Long Lines, Packed Campsites And Busy Trails: Our Crowded National Parks
The National Park Service wants you to get out into nature.
But the success of campaigns like the National Park Service's Find Your Park and others from state tourism offices have created a huge demand. Last year, a record 305 million people visited national parks. As the Park Service likes to point out, that's more people than went to every single Disney park, NFL, NBA, Major League Baseball game and NASCAR race combined.
Zion National Park — famous for its jaw dropping, red sandstone cliffs and its colorful panoramic views — recently had lines of 300 deep just to get on a shuttle bus that goes from the park to the visitor center.
Last year, Zion in southern Utah set its own record. Nearly four million people squeezed into this 6-mile-long canyon, most coming between March and November.
No, thanks, says Norma Dunton, who made a point to plan her recent trip for a weekday, in winter, when crowds tend to thin out. She is worried about the future of these protected places.
"They have to save the parks. Our children need to have to have this connection with nature," Dunton says.
Dunton has been coming to Zion to hike for 40 years, and every year she says the congestion gets worse.
"As much as I don't like the idea of reservations to get into the parks, but, it would be worth it to save the parks if that's what they have to do," Dunton says.
Pretty much every idea is on the table right now for some of the country's oldest and most popular parks like Zion: reservations, phased entries for cars, daily caps on visitors.
Jack Burns is in charge of crowd management at Zion. He's standing at one of the worst pinch points in the canyon: the popular Temple of Sinawava.
"Zion was never designed to see, literally, millions of people," Burns says.
About 15 years ago, traffic and air pollution got so bad here that the park banned cars at certain times. Now Zion's mandatory shuttle system is held up as an example of how parks can better manage crowds. But it is getting stretched to its limit.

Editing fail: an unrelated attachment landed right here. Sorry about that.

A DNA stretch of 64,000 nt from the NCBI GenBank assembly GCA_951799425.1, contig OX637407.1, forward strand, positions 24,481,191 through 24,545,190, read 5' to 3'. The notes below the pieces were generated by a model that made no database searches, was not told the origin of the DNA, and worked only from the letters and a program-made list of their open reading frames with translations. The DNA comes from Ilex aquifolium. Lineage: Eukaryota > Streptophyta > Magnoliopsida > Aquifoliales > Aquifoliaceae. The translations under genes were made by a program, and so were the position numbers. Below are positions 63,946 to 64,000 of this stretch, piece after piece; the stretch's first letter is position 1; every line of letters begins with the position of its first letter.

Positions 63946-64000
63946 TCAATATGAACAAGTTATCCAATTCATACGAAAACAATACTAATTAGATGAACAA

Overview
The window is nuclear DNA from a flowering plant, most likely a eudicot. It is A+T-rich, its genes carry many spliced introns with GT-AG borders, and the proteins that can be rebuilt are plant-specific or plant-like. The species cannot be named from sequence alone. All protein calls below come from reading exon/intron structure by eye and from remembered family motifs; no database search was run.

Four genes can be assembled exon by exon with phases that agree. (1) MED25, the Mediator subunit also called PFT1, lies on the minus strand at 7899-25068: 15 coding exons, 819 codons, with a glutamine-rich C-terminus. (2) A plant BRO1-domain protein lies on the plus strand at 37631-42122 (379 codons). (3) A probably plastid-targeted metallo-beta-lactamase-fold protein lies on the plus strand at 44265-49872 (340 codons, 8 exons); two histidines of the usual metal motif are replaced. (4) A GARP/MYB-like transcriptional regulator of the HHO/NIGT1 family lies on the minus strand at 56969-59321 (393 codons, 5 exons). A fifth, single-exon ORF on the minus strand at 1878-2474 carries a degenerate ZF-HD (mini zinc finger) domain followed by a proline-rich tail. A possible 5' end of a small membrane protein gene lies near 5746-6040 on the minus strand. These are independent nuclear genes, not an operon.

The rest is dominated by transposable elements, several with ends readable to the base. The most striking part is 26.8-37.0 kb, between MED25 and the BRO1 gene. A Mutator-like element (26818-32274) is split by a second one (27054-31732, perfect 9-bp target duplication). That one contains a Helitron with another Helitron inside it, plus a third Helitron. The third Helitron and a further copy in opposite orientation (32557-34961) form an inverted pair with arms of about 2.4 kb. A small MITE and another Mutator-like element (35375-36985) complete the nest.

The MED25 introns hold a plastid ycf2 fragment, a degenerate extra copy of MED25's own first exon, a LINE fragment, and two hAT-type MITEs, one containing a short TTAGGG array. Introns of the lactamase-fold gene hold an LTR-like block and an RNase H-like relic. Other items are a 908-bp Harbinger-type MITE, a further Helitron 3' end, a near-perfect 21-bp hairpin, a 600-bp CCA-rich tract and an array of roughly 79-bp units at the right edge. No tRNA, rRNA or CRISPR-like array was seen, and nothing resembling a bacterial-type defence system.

"We also realize that we are looking at a capacity issue here," Burns says.
At extremely busy parks like this, managers are starting to talk about turning people away at the gates. This is where things get sticky. The mission of the Park Service is to keep these public lands open and accessible. More visitors getting out into nature is a good thing. But it's straining infrastructure. There's a nearly $12 billion backlog on maintenance. Search and rescue teams are understaffed.
And the number of human-wildlife conflicts is on the rise.
So are we loving our national parks to death?
"We're running out of room for people to have these wonderful experiences, and the agency and the partners of the agency are going to have to do a great job of figuring this out and probably figuring it out pretty soon," says Joan Anzelmo, a retired park superintendent in Jackson, Wyo. She's now with the Coalition to Protect the National Parks.
Anzelmo says we're getting used to having to make reservations for concerts or other popular activities, and we might need to start thinking that way for some of our most popular national parks.
"If we want to have these places for another 100 years and beyond, you might not be able to do everything at the same time. There may need to be certain kinds of modest limits on what you can do or how you can access certain areas of a national park," she says.
For this, the Park Service's centennial year anyway, one of its main strategies is to try to divert people to other less visited parks. So instead of going to Zion, have you considered Capitol Reef next door or maybe the Great Basin in Nevada? Or if you do go to Zion, why not go now, beat the crowds?
That was Chung Kim's plan. He's taking his parents who are visiting from Korea on a winter swing through the national parks of the Southwest.
"We've been to Grand Canyon, Bryce Canyon, and this [Zion] is like, my third national park here. I like this national park the best," he says.
In Korea's national parks, Kim says, people regularly line up just to get on a hiking trail.
So to his parents, the gorgeous open valley where the Virgin River dumps out of a narrow slot canyon looks like pristine wilderness, Kim says.
"Still less crowded than in Korea, so, they like it here," he says.